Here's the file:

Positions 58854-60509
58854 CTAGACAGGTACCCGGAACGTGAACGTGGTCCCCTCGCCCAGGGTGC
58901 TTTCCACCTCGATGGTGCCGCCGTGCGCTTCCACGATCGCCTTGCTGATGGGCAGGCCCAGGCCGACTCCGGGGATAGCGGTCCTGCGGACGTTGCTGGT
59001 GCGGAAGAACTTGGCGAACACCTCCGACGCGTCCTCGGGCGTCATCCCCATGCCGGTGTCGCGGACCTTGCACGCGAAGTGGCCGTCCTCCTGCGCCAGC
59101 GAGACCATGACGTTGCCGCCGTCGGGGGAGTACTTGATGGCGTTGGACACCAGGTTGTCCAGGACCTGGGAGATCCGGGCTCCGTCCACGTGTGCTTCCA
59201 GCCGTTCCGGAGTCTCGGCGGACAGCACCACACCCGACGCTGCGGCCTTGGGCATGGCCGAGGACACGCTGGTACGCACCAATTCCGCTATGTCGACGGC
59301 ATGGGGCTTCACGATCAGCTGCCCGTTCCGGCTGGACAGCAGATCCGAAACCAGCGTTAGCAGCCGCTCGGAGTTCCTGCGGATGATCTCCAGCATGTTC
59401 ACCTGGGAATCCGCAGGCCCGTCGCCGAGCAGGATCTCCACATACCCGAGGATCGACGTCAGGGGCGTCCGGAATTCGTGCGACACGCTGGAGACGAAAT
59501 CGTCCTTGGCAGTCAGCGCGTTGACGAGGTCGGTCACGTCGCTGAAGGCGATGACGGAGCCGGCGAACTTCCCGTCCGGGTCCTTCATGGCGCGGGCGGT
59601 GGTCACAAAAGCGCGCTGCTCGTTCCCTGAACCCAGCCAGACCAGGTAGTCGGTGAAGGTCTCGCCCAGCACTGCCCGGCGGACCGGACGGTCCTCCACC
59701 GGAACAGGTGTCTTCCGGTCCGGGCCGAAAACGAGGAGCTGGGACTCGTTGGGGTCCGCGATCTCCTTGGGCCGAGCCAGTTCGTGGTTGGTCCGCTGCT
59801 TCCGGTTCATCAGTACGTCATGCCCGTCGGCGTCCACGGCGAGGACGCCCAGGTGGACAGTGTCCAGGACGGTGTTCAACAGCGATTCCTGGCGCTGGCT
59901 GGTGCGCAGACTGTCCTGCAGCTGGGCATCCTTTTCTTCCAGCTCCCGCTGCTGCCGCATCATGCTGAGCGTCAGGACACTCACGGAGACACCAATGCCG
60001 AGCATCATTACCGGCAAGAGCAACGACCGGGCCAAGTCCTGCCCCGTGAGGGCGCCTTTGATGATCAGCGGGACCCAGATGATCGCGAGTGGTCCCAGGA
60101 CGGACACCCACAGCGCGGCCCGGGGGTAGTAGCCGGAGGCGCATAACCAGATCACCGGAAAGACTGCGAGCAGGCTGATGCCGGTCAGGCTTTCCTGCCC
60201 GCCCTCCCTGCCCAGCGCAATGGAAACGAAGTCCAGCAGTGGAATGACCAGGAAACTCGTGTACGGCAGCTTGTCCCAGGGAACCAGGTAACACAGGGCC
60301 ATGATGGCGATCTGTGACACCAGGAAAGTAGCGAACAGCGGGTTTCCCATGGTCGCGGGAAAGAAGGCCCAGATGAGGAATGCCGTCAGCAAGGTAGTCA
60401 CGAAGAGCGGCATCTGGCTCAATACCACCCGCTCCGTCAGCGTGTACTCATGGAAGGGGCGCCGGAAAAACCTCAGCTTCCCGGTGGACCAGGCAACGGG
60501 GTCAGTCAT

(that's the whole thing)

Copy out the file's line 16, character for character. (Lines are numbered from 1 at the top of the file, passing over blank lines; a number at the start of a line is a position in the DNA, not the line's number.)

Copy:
60201 GCCCTCCCTGCCCAGCGCAATGGAAACGAAGTCCAGCAGTGGAATGACCAGGAAACTCGTGTACGGCAGCTTGTCCCAGGGAACCAGGTAACACAGGGCC